Public opposition to high levels of Air Passenger Duty is highlighted by Abta today as Chancellor George Osborne is expected to confirm a further hike in the tax.


A consumer poll for the travel association ahead of the Autumn Statement today shows that almost two thirds of people (65%) think the current levels of APD are too high.


Only one in five (19%) believe existing levels are set at about the right level and just 4%, think that UK flyers do not pay enough tax.


The findings show there is clearly very little support or appetite from the public for current government policy on aviation tax, which is set at the highest levels in the world, Abta claims.


Almost half the public (47%) believe that APD puts the UK economy at a disadvantage with only 14% believing it does not.


Additionally, high rates of APD are making people consider flying from other airports in Europe, where air taxes have been abolished or cut, with a third (31%) saying they would consider this as an option.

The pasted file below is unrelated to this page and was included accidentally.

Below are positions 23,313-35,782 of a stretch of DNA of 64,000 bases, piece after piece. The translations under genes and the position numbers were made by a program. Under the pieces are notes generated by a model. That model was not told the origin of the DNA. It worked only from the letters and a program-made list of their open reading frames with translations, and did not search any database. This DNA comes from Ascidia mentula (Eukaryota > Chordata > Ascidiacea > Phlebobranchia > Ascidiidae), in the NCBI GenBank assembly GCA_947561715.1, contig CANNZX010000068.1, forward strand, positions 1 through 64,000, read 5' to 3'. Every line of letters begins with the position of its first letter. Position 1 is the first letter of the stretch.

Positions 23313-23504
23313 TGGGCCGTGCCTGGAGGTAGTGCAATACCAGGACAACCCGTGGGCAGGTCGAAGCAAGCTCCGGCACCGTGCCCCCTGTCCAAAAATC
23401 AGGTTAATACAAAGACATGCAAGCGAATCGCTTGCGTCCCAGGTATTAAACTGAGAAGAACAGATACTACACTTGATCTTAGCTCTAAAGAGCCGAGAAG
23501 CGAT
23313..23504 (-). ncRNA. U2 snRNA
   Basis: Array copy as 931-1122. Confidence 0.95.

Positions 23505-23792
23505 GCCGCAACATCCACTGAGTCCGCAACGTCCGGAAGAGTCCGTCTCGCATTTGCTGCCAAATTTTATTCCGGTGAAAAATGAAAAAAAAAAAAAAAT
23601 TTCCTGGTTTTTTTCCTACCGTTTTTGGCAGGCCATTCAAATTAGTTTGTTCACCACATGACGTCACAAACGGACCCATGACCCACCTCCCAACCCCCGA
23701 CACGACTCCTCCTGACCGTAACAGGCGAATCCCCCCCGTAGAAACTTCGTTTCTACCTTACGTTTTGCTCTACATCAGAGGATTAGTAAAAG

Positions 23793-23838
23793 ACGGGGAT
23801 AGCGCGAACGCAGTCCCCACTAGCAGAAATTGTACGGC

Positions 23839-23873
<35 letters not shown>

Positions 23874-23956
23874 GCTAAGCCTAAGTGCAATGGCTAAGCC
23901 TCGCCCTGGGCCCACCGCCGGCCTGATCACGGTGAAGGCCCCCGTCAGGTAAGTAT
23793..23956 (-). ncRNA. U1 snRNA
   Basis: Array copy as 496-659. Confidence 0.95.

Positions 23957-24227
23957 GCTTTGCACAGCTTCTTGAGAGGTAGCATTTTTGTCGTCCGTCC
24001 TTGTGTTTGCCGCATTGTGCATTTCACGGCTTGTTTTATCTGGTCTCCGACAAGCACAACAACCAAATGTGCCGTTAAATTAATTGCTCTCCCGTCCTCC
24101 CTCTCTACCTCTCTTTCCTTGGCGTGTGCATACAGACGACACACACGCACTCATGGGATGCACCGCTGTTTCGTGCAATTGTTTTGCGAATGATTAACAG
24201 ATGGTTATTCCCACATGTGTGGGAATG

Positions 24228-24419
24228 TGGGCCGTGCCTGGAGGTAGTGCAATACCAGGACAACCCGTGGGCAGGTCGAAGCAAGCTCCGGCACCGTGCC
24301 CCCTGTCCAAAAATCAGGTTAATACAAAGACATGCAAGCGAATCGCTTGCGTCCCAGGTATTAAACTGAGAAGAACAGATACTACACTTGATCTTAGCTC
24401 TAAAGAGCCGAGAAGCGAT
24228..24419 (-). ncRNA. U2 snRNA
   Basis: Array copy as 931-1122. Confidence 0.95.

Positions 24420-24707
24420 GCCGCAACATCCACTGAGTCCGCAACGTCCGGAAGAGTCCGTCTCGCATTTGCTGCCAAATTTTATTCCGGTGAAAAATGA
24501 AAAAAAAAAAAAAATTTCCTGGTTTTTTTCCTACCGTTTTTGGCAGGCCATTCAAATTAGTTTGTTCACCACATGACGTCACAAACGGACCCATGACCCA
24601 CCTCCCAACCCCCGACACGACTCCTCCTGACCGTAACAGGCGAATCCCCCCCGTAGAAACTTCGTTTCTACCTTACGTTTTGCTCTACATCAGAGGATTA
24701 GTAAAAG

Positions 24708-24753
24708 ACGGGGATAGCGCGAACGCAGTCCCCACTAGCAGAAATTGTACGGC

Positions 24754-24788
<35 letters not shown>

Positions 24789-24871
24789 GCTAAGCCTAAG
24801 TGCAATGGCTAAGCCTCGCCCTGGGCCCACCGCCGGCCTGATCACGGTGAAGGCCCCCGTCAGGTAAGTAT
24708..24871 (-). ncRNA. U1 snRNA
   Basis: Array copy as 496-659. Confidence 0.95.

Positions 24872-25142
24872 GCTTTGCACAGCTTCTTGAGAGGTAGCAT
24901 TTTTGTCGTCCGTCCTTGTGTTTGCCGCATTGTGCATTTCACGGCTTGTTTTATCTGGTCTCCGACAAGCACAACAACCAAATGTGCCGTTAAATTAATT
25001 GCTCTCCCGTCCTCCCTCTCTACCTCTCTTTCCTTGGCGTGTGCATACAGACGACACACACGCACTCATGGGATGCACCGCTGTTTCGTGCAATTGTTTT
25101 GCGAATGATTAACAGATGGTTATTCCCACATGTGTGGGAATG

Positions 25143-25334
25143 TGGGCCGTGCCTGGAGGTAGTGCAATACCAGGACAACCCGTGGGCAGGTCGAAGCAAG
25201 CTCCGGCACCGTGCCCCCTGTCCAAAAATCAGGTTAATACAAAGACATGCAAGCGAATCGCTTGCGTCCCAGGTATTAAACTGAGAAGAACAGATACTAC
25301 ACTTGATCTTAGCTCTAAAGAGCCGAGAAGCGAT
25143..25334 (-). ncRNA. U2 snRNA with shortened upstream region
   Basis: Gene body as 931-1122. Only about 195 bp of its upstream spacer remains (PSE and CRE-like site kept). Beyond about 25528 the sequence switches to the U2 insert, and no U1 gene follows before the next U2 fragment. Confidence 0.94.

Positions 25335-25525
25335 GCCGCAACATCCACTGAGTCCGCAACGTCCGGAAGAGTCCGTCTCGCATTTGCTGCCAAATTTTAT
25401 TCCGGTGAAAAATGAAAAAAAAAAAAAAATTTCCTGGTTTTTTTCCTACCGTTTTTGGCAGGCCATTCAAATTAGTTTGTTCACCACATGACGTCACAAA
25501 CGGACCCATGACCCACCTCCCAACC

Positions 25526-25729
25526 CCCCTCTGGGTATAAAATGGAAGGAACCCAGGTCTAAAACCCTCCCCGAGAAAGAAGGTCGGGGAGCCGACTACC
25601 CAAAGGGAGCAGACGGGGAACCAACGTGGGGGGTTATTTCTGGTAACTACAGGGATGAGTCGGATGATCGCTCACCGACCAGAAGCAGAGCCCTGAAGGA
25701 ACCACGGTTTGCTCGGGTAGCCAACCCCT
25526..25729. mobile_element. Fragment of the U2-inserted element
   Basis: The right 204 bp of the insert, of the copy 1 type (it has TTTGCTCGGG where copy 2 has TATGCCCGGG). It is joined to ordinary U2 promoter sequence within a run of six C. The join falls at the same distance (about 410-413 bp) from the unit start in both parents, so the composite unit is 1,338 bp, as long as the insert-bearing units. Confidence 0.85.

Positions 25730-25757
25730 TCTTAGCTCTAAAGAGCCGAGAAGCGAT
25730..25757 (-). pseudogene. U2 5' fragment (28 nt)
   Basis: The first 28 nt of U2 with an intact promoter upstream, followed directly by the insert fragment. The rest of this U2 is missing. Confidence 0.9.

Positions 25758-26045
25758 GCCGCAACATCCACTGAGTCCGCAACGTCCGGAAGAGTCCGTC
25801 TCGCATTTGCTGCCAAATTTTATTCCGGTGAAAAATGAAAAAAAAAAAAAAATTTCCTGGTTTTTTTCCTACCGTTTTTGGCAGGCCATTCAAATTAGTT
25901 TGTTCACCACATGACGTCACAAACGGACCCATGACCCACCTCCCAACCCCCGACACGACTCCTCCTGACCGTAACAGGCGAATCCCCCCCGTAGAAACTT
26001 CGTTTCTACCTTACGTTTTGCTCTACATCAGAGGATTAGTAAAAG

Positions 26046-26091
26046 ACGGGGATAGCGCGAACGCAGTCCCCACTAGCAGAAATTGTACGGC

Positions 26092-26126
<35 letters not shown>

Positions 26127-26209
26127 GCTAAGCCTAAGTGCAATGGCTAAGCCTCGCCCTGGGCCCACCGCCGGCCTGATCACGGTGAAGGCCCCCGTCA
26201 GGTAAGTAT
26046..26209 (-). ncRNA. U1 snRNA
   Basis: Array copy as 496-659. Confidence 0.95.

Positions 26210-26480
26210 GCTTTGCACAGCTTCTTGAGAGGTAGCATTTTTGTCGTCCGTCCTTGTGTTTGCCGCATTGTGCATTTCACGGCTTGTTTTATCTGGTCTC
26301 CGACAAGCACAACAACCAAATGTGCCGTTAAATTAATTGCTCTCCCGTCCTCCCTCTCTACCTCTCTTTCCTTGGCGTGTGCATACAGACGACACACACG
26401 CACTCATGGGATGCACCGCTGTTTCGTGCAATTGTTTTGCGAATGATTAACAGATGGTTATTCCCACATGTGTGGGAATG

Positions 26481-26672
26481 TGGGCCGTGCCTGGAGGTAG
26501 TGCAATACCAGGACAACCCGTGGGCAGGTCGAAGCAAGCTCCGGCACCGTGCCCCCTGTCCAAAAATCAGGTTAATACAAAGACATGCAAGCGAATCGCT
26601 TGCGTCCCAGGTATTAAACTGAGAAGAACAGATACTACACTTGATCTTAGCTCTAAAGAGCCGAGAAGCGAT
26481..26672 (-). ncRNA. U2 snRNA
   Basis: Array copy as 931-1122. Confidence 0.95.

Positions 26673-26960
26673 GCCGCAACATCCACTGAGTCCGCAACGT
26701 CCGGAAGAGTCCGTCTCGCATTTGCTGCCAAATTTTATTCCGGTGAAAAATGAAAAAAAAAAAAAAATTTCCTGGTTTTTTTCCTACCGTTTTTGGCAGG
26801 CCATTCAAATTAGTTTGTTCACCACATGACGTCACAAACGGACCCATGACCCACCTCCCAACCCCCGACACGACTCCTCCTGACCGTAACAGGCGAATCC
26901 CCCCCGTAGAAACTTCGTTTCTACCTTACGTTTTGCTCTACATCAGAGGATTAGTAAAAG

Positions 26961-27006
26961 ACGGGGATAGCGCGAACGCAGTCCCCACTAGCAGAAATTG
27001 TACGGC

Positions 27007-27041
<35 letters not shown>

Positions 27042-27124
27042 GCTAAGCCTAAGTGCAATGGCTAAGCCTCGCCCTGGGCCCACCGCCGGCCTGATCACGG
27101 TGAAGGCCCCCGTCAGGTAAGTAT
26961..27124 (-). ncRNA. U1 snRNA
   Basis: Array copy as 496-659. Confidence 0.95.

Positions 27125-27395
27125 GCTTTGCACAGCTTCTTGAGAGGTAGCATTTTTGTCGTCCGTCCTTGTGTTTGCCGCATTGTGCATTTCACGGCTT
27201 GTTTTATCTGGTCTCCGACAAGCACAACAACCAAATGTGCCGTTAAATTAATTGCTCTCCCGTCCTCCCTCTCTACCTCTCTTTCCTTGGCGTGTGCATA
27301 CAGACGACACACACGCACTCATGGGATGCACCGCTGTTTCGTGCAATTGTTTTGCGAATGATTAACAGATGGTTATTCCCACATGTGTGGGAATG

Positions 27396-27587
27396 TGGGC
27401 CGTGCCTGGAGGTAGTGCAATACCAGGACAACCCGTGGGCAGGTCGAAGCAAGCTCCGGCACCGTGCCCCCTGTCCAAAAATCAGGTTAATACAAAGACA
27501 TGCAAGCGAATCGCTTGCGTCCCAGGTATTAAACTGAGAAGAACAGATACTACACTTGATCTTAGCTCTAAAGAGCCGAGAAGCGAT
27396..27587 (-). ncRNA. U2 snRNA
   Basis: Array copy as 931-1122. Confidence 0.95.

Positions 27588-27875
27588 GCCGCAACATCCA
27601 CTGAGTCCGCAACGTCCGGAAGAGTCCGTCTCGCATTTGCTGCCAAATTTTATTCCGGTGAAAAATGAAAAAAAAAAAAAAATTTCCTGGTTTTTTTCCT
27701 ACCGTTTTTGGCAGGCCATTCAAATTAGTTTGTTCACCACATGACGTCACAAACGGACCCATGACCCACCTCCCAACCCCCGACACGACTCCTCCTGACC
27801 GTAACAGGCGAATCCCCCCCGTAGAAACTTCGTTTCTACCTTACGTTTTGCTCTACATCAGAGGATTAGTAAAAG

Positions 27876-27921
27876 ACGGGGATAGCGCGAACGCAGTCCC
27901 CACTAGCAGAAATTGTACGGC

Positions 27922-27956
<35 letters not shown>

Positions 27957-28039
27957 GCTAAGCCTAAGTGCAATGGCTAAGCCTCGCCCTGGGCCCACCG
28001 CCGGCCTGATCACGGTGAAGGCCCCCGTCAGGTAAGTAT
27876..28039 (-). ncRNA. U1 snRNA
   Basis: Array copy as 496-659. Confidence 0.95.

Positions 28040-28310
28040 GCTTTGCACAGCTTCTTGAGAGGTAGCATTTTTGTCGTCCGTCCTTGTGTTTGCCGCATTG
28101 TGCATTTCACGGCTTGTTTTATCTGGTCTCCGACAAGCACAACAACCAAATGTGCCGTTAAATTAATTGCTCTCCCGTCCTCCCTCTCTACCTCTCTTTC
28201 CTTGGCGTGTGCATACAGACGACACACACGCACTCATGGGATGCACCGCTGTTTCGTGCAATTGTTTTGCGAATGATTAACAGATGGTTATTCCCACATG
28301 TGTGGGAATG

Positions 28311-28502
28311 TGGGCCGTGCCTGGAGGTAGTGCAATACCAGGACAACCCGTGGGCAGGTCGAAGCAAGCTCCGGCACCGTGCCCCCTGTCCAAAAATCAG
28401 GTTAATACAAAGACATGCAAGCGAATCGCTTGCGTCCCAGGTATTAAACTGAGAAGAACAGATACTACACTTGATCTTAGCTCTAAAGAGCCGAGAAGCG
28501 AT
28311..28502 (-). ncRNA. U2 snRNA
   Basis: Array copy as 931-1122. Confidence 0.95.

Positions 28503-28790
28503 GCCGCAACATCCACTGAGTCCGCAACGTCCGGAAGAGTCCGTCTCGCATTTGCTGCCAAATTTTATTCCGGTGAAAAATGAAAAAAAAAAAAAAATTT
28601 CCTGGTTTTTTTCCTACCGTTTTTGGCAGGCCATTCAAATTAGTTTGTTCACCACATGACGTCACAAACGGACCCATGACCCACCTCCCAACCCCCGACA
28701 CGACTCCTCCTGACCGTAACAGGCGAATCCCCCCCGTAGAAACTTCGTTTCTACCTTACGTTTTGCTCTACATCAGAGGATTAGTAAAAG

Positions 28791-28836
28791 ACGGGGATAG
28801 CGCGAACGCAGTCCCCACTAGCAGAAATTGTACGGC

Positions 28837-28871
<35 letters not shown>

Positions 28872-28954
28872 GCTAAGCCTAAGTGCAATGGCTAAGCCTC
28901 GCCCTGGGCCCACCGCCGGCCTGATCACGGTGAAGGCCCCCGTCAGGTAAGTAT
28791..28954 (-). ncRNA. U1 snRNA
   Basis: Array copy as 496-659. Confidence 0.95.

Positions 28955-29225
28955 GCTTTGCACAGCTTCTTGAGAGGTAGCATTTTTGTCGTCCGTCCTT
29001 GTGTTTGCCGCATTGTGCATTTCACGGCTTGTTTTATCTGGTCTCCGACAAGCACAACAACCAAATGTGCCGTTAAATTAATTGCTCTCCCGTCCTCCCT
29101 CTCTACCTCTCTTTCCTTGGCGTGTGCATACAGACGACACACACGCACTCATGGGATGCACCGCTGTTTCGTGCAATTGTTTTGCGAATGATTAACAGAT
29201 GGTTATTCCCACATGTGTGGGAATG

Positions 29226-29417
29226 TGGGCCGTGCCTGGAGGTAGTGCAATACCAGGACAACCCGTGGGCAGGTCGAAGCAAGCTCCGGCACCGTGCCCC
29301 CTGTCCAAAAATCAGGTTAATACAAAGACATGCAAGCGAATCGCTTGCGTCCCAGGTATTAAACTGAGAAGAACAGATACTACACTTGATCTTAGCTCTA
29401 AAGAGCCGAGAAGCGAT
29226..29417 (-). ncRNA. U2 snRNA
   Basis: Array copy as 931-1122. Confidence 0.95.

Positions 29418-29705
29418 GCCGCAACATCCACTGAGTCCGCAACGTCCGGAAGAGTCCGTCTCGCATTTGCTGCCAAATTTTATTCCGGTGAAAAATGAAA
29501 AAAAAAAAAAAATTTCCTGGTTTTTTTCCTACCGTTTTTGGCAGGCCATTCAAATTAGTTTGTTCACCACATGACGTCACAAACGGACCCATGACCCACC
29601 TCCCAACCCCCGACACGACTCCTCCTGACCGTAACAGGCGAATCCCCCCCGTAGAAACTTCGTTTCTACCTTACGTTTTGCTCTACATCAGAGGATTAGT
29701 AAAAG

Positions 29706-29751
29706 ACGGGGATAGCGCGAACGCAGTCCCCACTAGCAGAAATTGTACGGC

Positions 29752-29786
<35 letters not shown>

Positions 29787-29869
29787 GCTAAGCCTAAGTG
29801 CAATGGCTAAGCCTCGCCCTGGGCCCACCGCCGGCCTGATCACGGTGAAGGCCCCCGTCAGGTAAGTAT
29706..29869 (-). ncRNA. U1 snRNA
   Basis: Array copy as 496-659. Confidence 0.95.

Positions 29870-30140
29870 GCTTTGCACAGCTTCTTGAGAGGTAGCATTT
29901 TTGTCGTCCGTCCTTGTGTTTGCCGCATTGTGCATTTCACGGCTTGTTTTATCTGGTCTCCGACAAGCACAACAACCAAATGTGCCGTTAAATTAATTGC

Opposition to high APD rates grows steadily with age, suggesting that more experienced travellers are more aware of the tax.


47% of 15-24 year olds think it is too high, increasing to 70% of those over 65. Women are also less keen on the tax with 69% thinking it is too high compared to six out of ten men (58%).


Abta chief executive Mark Tanzer said: “Despite the clear calls from the public and businesses, the government is still refusing to commission an independent review into APD.


“This week I met Sajid Javid MP, the minister responsible for APD, and it is evident that the Treasury is still to be convinced of the merits of this approach.


“With another rise in APD expected to be announced, it’s vital that businesses and consumers continue to maintain the pressure on the government to freeze APD until they have conducted a proper, independent analysis on the impacts of this tax on the economy.”